Full Text Available Today public awareness of technical language knowledge and the social demand for related language skills are on the rise, and the Hungarian labour market requires an increasingly competent command of foreign languages from professionals involved in business and economics; compliance with these growing demands is reflected in the nature and structure of teaching foreign languages in the Hungarian higher education institutions Due to the high degree of institutional autonomy each Hungarian university has the right to work out its own language teaching policy and adopt it in its training programme. This paper will show that foreign language study at Hungarian universities can be devoted either to general language or language for specific purposes. These criteria can differ according to the field of study. Given that obtaining a language exam certificate is a pre-requisite of graduation, the role of academic education in providing students with the required knowledge base and successfully preparing them for language exams has become more important. The structure and content of modern business language exams reflect the need to meet the demands of the labour market. There has been a definite shift from grammar-oriented, translation-based tasks towards a more communicative approach which involves testing reading comprehension, writing skills and performance in situational role plays. However, while students generally cope well with understanding written business texts, many of them frequently fail in oral communication. Consequently, the question arises of whether it is possible to bridge the obvious gap between reading and speaking skills. This paper aims to give a possible example of how a descriptive text can be adapted to prepare students for the situational role play tasks in business language exams at the Faculty of Economics and Business Administration, University of Debrecen

  16. Polish Vocabulary Development in 2-Year-Olds: Comparisons with English Using the Language Development Survey

    Science.gov (United States)

    Rescorla, Leslie; Constants, Holly; Bialecka-Pikul, Marta; Stepien-Nycz, Malgorzata; Ochal, Anna

    2017-01-01

    Purpose: The objective of this study was to compare vocabulary size and composition in 2-year-olds learning Polish or English as measured by the Language Development Survey (LDS; Rescorla, 1989). Method: Participants were 199 Polish toddlers (M = 24.14 months, SD = 0.35) and 422 U.S. toddlers (M = 24.69 months, SD = 0.78). Results: Test-retest…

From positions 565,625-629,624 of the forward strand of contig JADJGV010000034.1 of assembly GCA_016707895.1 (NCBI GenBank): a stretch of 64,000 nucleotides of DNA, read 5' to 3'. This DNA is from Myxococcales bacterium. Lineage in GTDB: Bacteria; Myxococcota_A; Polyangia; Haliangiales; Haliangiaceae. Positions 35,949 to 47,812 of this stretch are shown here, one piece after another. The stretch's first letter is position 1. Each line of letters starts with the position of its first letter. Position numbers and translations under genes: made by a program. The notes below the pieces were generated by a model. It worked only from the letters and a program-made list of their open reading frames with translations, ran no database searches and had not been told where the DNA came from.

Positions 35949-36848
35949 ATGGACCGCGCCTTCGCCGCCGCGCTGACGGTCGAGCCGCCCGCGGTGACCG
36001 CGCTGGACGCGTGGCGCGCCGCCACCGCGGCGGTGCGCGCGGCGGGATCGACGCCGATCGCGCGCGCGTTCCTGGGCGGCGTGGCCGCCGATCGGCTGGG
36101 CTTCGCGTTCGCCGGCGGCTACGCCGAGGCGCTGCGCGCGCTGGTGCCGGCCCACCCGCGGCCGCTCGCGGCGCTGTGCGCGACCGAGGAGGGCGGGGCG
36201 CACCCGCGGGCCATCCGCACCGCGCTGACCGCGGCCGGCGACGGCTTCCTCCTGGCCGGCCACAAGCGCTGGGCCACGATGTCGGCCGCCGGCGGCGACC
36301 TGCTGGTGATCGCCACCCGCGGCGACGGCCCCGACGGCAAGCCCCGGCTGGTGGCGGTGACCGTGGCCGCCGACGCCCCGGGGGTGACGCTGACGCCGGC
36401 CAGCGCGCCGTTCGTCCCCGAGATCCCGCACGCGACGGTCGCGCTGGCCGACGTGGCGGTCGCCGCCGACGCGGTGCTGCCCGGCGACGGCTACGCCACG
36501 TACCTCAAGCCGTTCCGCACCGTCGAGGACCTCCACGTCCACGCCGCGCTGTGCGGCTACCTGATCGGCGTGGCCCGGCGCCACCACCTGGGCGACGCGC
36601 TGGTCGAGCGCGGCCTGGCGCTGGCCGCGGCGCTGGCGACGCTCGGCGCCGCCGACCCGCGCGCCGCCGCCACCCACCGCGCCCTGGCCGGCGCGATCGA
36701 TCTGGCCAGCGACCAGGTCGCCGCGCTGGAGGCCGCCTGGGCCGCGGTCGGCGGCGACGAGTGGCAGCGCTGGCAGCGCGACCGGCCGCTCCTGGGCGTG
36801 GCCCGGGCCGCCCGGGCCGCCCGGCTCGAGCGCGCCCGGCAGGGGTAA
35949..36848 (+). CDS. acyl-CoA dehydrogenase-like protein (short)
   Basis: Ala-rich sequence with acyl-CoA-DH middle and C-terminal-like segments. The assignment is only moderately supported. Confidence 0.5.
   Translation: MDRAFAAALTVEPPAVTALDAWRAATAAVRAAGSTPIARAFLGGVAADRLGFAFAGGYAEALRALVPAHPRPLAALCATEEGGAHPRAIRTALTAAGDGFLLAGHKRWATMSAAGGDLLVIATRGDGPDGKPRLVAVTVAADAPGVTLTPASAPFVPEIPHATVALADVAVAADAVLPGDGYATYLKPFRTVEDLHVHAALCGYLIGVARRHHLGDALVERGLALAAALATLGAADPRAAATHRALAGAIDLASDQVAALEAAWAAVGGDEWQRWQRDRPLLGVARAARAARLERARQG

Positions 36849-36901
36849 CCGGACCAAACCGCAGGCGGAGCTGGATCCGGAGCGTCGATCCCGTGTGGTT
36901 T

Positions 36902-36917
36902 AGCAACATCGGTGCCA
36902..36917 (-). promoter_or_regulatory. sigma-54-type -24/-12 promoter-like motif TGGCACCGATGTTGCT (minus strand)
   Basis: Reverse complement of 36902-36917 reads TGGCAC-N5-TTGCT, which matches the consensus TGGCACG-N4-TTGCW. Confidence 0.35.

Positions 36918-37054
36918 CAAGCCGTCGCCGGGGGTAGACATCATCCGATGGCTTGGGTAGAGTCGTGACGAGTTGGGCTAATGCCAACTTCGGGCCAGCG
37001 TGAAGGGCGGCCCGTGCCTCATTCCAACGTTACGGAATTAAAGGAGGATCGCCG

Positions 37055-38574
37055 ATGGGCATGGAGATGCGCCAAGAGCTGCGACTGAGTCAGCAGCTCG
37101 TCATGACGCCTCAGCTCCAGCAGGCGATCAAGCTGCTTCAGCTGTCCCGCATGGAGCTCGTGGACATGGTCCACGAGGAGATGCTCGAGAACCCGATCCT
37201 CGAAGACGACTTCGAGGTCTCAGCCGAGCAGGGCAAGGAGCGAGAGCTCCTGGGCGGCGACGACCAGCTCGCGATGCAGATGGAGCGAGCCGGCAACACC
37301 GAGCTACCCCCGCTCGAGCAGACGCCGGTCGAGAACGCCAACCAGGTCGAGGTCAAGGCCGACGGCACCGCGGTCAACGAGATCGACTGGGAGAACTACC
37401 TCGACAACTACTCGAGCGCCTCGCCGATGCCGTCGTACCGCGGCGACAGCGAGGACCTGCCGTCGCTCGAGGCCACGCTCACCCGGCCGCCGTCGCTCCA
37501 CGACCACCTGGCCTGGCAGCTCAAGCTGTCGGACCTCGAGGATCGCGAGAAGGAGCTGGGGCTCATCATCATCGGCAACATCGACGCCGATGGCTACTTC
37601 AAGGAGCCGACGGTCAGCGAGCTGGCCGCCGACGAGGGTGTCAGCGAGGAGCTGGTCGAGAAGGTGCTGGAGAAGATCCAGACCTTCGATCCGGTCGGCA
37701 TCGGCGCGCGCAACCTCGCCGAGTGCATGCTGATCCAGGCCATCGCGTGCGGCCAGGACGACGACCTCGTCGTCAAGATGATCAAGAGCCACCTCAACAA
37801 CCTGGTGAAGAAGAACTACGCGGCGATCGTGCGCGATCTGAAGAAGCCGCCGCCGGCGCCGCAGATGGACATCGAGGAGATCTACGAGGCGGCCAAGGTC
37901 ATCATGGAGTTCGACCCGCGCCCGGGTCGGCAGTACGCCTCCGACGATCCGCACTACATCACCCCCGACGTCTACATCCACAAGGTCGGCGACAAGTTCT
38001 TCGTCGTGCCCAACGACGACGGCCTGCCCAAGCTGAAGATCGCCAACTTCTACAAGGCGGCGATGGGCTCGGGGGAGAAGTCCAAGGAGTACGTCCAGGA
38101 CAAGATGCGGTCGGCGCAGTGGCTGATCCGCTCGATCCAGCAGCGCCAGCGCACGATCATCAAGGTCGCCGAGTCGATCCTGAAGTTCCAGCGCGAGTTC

17. Study of child language development and disorders in Iran: A systematic review of the literature

    OpenAIRE

    Yalda Kazemi; Helen Stringer; Thomas Klee

    2015-01-01

    Child language development and disorder in Iran has been the focus for research by different professions, the most prominent ones among them being psychologists and speech therapists. Epidemiological studies indicate that between 8% and 12% of children show noticeable signs of language impairment in the preschool years; however, research on child language in Iran is not extensive compared to studies in English speaking countries, which are currently the basis of clinical decision-making in Ir...

  18. Language development and everyday functioning of children with hearing loss assessed at 3 years of age

    OpenAIRE

    Ching, Teresa Y. C.; Crowe, Kathryn; Martin, Vivienne; Day, Julia; Mahler, Nicole; Youn, Samantha; Street, Laura; Cook, Cassandra; Orsini, Julia

    2010-01-01

    This paper reports language ability and everyday functioning of 133 children with hearing impairment who were evaluated at 3 years of age, as part of the Longitudinal Outcomes of Children with Hearing Impairment (LOCHI) study. The language abilities of children were evaluated using the Preschool Language Scale (PLS-4), Peabody Picture Vocabulary Test (PPVT), Diagnostic Evaluation of Articulation and Phonology (DEAP) and Child Development Inventory (CDI). Everyday functioning of children was e...

  19. Development of pedagogical design in technology-rich environments for language teaching and learning

    OpenAIRE

    Jalkanen, Juha

    2015-01-01

    This study explores the development of pedagogical design for language teaching and learning in increasingly technology-rich environments. More specifically, it focuses on the process of design, enactment and analysis of language and literacy pedagogies in technology-rich environments. Two substudies are reported in five articles, each of which approaches pedagogical design from a different perspective. The first substudy examined (a) what pedagogical choices language studen...

  20. INDUSTRIAL ROBOT ARM SIMULATION SOFTWARE DEVELOPMENT USING JAVA-3D AND MATLAB SIMULINK PROGRAMMING LANGUAGE

    OpenAIRE

    Wirabhuana, Arya

    2011-01-01

    Robot Arms Simulation Software development using Structured Programming Languages, Third Party Language, and Artificial Intelligence Programming Language are the common techniques in simulating robot arms movement. Those three techniques are having its strengths and weaknesses depend on several constraints such as robot type, degree of operation complexity to be simulated, operator skills, and also computer capability. This paper will discuss on Robot Arms Simulation Software (RSS) developmen...